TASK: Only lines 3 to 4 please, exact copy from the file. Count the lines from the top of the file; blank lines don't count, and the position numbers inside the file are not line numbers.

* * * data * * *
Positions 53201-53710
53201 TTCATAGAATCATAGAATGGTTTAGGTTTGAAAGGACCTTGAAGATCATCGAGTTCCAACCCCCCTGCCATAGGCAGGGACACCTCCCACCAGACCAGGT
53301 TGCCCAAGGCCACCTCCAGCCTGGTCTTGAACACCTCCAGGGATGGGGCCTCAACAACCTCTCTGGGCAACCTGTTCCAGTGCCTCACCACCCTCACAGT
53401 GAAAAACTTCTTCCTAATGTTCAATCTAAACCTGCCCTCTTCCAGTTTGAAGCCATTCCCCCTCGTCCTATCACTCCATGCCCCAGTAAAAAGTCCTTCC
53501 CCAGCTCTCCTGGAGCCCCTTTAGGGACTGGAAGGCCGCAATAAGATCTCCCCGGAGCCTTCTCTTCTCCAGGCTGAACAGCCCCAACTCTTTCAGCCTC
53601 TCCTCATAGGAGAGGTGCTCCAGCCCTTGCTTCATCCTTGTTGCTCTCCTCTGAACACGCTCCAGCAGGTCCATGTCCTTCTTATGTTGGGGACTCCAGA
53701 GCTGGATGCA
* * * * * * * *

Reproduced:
53301 TGCCCAAGGCCACCTCCAGCCTGGTCTTGAACACCTCCAGGGATGGGGCCTCAACAACCTCTCTGGGCAACCTGTTCCAGTGCCTCACCACCCTCACAGT
53401 GAAAAACTTCTTCCTAATGTTCAATCTAAACCTGCCCTCTTCCAGTTTGAAGCCATTCCCCCTCGTCCTATCACTCCATGCCCCAGTAAAAAGTCCTTCC